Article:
John Lennon was a British musician/singer/songwriter who co-founded The Beatles, of course. However, he was also an activist as well. John Lennon was born in Liverpool, England, on the 9th October 1940 with the full name of John Winston Lennon. He died on the 8th December 1980 when Mark David Chapman shot him in the back at close range. This happened as Lennon and his wife, Yoko Ono, were returning to their Manhattan apartment in New York City.
John Lennon – The Early Years
Lennon’s parents named him after his grandfather, John ‘Jack’ Lennon, as well as giving him a middle name after Prime Minister, Winston Churchill. However, John Lennon’s father, Alfred, was always always going absent from the family home leaving his mother Julia to look after young John.
Then, his father left for good when he was 5 years old. It would be another 20 years before John Lennon would see his dad again.
John’s mother surrendered custody of him so that her sister Mimi could look after him. He lived at 251 Menlove Avenue, Woolton, Liverpool with his aunt where he spent most of his younger days. Lennon’s gifts as a child included a mouth organ and a guitar.
He attended Dovedale Primary School, then Quarry Bank High School in Liverpool from September 1952 to 1957. Lennon then went to Liverpool College of Art.
In 1956 when he was 15 years old, Lennon formed a skiffle group and called it The Quarrymen after the school he went to. Paul McCartney was at the Quarrymen’s second gig and Lennon invited McCartney to join the group after they met up. After a short time, McCartney introduced his friend, George Harrison to Lennon, but at 14, John thought he was too young. However, Harrison impressed with his guitar audition so he joined the band.
Then together with bass guitarist, Stuart Sutcliffe, Lennon’s friend from school, who later joined the band, they thought that the time was right to change the name of the group. So, in early 1960, The Quarrymen changed their name to The Beatles.
The Beatles In Hamburg
In August 1960, The Beatles went to Hamburg, Germany after securing a 48 night residency there but they needed a drummer. It was then that Pete Best joined the band. In April, the following year, while their manager was Allan Williams, The Beatles were back in Hamburg again. This time, they recorded their first single, “My Bonnie” with singer, Tony Sheridan.
Brian Epstein became The Beatles’ manager on 24 January 1962, then in April 1962, they went back to Hamburg again, but this time, the big time was just around the corner. This is because, EMI signed them up in May that year. Then Ringo Starr became the drummer and the final jigsaw piece was in place. They released “Love Me Do” and it was then that The Beatles hit the big time – the rest is history.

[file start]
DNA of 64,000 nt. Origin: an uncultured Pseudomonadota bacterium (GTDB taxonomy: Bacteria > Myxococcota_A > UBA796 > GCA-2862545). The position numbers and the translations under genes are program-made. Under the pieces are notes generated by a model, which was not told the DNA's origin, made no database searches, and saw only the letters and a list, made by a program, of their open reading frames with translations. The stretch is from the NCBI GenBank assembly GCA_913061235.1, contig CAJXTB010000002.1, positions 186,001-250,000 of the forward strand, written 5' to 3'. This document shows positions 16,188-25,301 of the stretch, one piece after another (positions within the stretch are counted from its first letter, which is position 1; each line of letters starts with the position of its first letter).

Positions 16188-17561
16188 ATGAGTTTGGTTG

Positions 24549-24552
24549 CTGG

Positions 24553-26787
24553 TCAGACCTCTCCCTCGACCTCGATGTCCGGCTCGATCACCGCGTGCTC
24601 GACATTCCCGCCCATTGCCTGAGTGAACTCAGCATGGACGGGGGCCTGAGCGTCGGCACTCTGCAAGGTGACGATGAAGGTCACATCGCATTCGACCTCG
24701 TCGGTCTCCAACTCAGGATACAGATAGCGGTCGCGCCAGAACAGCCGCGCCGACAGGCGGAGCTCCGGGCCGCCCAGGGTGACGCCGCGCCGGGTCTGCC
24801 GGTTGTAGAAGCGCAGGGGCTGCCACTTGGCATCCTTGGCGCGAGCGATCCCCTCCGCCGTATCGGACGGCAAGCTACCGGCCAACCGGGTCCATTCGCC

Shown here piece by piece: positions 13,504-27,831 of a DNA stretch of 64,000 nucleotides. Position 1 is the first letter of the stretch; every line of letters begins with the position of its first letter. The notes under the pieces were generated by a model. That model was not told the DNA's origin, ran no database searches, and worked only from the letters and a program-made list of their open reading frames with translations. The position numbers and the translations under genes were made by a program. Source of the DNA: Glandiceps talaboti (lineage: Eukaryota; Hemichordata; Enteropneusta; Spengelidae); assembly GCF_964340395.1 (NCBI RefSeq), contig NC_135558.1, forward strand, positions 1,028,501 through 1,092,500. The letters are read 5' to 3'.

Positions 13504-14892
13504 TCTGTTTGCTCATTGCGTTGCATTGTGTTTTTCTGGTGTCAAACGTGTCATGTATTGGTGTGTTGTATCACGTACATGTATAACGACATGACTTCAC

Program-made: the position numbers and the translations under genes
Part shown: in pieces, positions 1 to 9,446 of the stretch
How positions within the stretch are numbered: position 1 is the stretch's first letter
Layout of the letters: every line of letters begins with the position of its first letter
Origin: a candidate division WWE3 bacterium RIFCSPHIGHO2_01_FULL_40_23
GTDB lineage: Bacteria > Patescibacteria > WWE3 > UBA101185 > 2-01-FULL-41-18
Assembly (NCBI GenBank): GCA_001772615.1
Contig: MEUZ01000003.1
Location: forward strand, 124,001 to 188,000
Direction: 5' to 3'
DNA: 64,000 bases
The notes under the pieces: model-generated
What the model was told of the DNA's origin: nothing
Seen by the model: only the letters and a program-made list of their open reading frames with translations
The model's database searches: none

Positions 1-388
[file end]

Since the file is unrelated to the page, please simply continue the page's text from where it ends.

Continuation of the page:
John Lennon married Cynthia Lillian Powell on the 23rd August 1962. However, Lennon left Cynthia for Yoko Ono after meeting her at the Indica Gallery in London in 1966 and forming a relationship with her around 18 months later.
Cynthia got a divorce on the 8th November, 1968 on the grounds of adultery. However, they did have a child together called, Julian Lennon.
Yoko Ono and Lennon (right) were soul mates and indeed spiritually close. John Lennon married Yoko Ono on the 20th March 1969 in Gibraltar, near Spain, Christ you know it ain’t easy!
After The Beatles
The success of The Beatles is legendary of course. However, towards the end of the 1960s, around the time of the “White Album“, The Beatles were fragmenting. In 1970, the cat was finally out of the bag – The Beatles broke up. But, John had a ready-made group that he formed in 1969 – the Plastic Ono Band.
Lennon and his wife moved to New York in August 1971 and continued recording together. Then in December of the same year they released “Happy Xmas (War Is Over)” which they had great success with.
Lennon was always a little rebellious and the split from The Beatles enabled him to continue on his journey through his creativity. However, his political views and activism became rather controversial. Indeed, he even used his honeymoon as a “Bed-In for Peace” at the Amsterdam Hilton Hotel. Then he sympathised with the IRA in 1972 and the International Marxist Group together with a Trotskyist group formed in the UK.
He came under the watchful eye of the FBI but they considered him a low threat since he was “constantly under the influence of narcotics”.
His songs, “Happy Xmas (War Is Over)” and “Give Peace a Chance” thought as anti-Vietnam War sentiments, meant that Lennon posed a threat to the Nixon administration.
Any anti-war movement might have affected the re-election of Nixon so there was attempts to deport Lennon from America.
Obviously, since his “more popular than Jesus” claim in 1966, John Lennon became a little outspoken and was beginning to alienate certain sections. Perhaps had he concentrated on music and not political activism, he may be still with us today!
He remained friends with the rest of the Fab Four of course, but there was never any chance to reform. Yoko Ono Lennon scattered John’s ashes in New York’s Central Park where the Strawberry Fields Memorial is.
Indeed, the story of John Lennon comes to an abrupt and sad end. But, his musical legacy lives on without any shadow of doubt!